Welcome back! Actually, that was a message for me.
Truthfully, I didn't think anyone was reading this...so I stopped spending my time writing posts to this blog. (Plus, I've been working on other projects.)
A thought occurred to me last night.
As I read or listen to sports predictions, it amazes me how often things replay themselves--including people's analysis of sports events as they unfold.
For basketball and hockey, it's playoff season. So there is all sorts of analysis. A lot of this analysis tends to be extreme.
Every year, teams will play best-of-seven series. The format (usually) is that the higher ranked seed gets to play their first two (2) games at home. The next two games are played at the other team's (lower seeded team's) home arena.
At some point during the playoffs, the home team wins the first two games.
To me, that seems pretty logical. They were ranked to be the "better" team, and they had the more favorable conditions of playing at their home stadium in front of friendly fans.
However, every year, you see sportswriters doom the lower seeded team, even though they have not played a home game, yet. A lot of the fans follow in the jubilation or panic--depending which team they want to win.
There are plenty of times when a team loses the first two away (non-home) games, but they eventually win the playoff series. You'd never guess that by the headlines that people write.
What do sports playoffs have to do with the stock market?
I notice the same type of wishy-washy panic or celebration with stocks in the market.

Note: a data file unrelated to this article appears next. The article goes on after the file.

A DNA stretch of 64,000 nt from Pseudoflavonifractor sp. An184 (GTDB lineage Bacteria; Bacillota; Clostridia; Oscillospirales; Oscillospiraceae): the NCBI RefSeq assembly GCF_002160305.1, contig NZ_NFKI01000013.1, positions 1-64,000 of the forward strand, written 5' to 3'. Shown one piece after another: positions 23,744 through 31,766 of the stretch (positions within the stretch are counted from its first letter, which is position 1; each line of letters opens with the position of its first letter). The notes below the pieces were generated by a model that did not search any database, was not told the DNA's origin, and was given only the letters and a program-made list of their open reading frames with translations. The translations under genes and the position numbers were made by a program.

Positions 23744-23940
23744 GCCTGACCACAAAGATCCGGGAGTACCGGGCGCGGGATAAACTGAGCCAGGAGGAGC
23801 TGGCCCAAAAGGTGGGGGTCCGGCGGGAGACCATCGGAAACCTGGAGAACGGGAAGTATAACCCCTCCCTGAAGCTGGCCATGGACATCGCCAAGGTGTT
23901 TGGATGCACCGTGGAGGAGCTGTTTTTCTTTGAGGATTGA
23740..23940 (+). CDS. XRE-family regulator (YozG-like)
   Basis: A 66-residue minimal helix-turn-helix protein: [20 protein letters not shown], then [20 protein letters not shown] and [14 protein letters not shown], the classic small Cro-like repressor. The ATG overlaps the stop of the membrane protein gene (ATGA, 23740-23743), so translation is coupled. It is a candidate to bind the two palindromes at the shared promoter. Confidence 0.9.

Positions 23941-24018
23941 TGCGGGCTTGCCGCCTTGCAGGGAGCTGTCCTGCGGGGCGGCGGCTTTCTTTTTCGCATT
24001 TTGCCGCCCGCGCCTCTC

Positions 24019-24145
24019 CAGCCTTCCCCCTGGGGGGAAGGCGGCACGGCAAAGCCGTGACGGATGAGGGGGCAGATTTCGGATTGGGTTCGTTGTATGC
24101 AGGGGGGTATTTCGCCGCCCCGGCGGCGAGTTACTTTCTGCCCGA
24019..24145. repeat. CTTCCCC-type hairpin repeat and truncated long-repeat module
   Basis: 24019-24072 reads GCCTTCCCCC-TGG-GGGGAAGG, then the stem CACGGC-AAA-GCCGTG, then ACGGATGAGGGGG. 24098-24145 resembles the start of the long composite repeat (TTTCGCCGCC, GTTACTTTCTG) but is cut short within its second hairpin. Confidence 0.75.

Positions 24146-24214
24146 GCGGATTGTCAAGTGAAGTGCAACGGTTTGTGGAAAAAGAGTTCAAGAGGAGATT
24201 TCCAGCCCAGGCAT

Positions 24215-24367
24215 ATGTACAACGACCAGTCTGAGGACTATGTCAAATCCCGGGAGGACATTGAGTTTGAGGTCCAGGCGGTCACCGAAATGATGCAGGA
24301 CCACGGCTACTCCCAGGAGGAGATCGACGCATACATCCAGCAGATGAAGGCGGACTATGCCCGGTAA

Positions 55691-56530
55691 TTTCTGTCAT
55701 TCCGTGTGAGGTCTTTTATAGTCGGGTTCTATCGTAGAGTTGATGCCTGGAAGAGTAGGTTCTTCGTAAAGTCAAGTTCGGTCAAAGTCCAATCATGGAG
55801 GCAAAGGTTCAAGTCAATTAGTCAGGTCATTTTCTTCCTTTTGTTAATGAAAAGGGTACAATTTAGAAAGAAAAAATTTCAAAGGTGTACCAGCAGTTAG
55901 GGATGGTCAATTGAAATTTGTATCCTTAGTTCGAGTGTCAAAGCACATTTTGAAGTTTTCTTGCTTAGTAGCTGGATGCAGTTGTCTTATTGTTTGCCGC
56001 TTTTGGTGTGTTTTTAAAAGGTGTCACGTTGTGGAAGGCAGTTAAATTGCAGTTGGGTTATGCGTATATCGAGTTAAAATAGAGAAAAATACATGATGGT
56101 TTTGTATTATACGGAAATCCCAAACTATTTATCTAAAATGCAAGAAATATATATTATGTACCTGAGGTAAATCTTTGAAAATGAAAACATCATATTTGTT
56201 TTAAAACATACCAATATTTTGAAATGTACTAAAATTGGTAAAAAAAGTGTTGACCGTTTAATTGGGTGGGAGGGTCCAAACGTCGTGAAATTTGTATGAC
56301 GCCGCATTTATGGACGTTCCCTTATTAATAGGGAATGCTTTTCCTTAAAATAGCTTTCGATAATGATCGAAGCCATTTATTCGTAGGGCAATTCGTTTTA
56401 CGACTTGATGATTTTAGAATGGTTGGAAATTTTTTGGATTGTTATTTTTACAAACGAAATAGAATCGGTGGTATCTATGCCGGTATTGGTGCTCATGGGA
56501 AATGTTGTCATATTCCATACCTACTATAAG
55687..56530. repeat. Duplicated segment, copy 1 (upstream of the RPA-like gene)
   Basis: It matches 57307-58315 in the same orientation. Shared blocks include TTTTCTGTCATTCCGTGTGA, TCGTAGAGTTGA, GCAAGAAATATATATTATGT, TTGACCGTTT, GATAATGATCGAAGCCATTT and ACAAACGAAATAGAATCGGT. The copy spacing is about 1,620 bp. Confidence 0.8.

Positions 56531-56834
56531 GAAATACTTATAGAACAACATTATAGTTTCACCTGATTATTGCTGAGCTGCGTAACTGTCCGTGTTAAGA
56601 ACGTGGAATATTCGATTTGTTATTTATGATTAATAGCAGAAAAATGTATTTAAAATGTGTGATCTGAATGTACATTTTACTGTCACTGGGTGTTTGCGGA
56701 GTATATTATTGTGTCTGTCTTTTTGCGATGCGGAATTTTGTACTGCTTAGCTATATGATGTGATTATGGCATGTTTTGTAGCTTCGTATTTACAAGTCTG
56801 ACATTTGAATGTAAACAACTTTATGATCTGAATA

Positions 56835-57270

If a company has a bad quarter, often people--in mass--will start to dump (sell) the stock. The stock price takes a dip.
Sometimes, a bad quarter is a sign of bad things to come. However, people often forget to look more closely. They read the headlines or decide to panic without being "told."
It could be a good company that is in a struggling industry like Ford (F) in 2008 when the American auto industry was hurting. It could be a company that had a one-time bad situation like British Petroleum (BP) and their oil spill. It might just be a traditionally bad time of year for all companies within a particular industry like Wal-mart (WMT) following the Christmas season.
By the way, this works the other way, too.
Don't get ready to pay top dollar just because the headlines are good. For a while, people were paying top dollar for Baidu (BIDU), the Chinese version of Google (GOOG). It is a great situation, but it is already priced that way. In fact, its stock price keeps going up a lot more quickly than the company's actual growth--by a lot.
People are buying the hype. The company is good. That is not my point. The company's stock is a rip-off right now, but people keep buying it because of its fanfare. China is heading for a similar problem that we had here in the US with real estate a few years ago.
The prices keep rising because the demand keeps getting crazier. Once people can no longer afford to keep paying higher prices, the demand will weaken. That means there will be fewer people buying--fewer people will be able to afford it. Then the price will drop--dramatically.
My overall point is that don't buy into the extreme doom or celebration just because of extremely bad or good news.
Ask yourself, can this current outcome be explained? Did the team lose the first two games that it was designed to lose, anyway?
Don't buy a stock just because it won its first two home games.